His conceptual art is born from the desire to free any object from its natural state for which it was made or found. To give it a new life. The artistic practice of Gabriele De Santis (Rome, 1983) was created on the basis of one modus operandi: between installations and painting in which nature, space, and the matter of things become a single conceptual form from which the user will interpret the work, themselves. Matter and idea are subordinated to the concept he wants to express.
De Santis plays not only with everyday objects, but also with colors and symbols that that interact with each other before finding a balance between the parts. A new story is generated, where the visual strength is always faster, more immediate, like the language offered by social networks that are constantly evolving. He uses those symbols, creating incursions on canvases painted with light shades of blue and bold black. He uses art to decipher current events.
They are performances and elements that once altered in their form have no way of returning to their origin, as happens with fire that burns matter and becomes ash. For De Santis, “shapes and colors are variations where there is always an alternative”, and adds, “I would like someone to decide for me, but I like to have more ideas”. De Santis talks to FRONTRUNNER for the first time about his practice, football, and future projects.
Your production is liberal with different supports and materials. Are you particularly attached to a single work, or a single support? Tell us which one.
My favorite work is Tell the truth and then run. An exhibition plinth that goes on skates.
Did Rome, your home city, somehow determine your choice to approach art?
Not particularly, but certainly the first exhibition of contemporary art I saw here at the age of 19 at Macro and it is still well etched in my memory. I remember feeling a strange, new, great energy.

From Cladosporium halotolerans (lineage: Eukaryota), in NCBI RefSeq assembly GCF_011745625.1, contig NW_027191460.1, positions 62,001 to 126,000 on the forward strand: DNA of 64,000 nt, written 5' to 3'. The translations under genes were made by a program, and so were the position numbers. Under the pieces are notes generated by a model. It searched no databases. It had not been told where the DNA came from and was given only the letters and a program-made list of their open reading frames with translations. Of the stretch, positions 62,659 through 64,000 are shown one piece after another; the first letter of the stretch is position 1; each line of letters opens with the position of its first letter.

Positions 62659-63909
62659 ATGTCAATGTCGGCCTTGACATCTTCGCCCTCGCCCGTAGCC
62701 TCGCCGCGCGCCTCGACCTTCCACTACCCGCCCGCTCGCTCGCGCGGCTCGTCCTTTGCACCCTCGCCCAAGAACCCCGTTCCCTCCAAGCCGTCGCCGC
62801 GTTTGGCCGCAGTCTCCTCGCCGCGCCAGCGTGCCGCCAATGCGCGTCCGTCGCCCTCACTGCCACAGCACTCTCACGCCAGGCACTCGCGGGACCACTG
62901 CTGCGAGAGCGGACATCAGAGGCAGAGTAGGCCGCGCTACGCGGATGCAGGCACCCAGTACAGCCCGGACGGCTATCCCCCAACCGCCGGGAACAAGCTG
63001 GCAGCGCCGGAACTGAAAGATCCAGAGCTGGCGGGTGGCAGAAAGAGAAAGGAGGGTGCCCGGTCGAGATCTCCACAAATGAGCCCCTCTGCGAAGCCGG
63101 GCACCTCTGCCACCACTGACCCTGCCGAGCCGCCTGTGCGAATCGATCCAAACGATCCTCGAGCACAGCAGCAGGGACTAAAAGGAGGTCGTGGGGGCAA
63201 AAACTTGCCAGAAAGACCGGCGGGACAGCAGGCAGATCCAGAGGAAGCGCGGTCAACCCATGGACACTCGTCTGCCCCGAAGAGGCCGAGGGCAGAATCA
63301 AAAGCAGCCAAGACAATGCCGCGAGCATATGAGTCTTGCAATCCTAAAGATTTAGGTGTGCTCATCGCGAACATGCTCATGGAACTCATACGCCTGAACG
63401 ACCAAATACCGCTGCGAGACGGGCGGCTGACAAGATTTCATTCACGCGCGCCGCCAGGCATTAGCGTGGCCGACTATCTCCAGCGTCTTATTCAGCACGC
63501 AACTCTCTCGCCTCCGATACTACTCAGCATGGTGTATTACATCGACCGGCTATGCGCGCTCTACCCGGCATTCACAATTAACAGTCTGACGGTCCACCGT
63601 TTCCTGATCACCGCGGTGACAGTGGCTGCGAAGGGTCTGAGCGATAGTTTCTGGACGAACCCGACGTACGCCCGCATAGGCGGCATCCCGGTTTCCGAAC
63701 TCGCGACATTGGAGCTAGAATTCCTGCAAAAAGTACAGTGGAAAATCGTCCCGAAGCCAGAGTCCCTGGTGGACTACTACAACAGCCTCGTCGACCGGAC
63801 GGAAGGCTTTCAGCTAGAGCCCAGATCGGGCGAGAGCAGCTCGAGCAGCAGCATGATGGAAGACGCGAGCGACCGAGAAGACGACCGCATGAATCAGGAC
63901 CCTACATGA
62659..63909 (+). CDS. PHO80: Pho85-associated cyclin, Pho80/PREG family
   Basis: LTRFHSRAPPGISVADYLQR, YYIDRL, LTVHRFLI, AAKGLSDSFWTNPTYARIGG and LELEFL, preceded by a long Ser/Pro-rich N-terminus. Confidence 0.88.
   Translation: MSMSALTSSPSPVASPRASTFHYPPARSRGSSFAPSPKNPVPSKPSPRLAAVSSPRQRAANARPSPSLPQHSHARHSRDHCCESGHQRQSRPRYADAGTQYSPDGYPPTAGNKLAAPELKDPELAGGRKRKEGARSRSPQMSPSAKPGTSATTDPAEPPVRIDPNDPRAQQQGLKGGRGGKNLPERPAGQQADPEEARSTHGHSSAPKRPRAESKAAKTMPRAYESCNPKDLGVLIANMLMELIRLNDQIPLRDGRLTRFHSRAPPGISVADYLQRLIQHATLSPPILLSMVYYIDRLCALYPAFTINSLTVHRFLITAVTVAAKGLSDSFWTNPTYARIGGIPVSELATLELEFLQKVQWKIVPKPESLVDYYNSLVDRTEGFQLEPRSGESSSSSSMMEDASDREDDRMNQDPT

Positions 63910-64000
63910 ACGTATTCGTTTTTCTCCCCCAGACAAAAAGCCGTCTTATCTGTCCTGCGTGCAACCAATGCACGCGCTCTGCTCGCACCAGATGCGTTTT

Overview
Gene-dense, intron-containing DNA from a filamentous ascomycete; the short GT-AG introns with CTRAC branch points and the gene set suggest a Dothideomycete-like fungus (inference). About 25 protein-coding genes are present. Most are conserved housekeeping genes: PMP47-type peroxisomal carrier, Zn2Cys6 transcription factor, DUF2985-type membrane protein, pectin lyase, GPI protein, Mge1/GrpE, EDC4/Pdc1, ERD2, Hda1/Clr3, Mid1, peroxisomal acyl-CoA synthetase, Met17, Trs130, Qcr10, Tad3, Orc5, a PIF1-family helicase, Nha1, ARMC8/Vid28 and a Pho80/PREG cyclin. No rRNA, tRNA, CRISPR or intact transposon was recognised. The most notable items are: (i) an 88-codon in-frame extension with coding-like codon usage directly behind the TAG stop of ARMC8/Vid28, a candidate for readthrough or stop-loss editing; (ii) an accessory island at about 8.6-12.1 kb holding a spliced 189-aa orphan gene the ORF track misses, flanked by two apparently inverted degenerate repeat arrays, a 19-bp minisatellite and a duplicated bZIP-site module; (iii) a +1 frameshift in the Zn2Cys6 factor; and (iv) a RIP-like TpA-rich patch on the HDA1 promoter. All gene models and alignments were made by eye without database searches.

What are your sources of inspiration?
A lot, in general everything that happens to me that I see every day. In this moment, the mountain.
From some titles of the works, it’s clear that you are interested in the theme of movement. Are you inspired by your passion for football?
Of course, sport and movement stimulate my research a lot. Not only football and Rome, but also cycling and Fausto Coppi.
Speaking of movement, you organize football matches with curators and artists. The only rule is to have works of art in your hands during the game: the end result is a great performance. How was the idea conjured and what is the project called?
We’re short a guy is the title of the project which included, among other things, the performance you are referring to.
I wanted to curate an exhibition, but I wanted the pieces to move within a non-traditional context (white walls, galleries etc), so a soccer field seemed to me to [be] right. Then I thought of moving the works over the robotic, enlarged reproductions of the Subbuteo players, but we didn’t have a budget of 400 thousand euros, and therefore real people who played football seemed to be the right solution.
How did your collaboration with Frutta Gallery in Rome come about?
I met James Gardner, owner and director of Frutta, in London in 2011 during my MA [Visual Arts, University of the Arts, London]. In 2012, he opened the first of 3 spaces in Rome and at the moment I have created 3 personal exhibitions for Frutta and some group shows.
Are you working on any new projects?
At this precise moment, I am working with body and soul at a collective exhibition which I will inaugurate this month in Milan. It is the new HQ of Case Chiuse, one of the most beautiful and innovative projects in recent years in Italy curated by Paola Clerico and Ginevra D’Orio.
Then many other things, both in Italy and abroad.Recommend0 recommendationsPublished in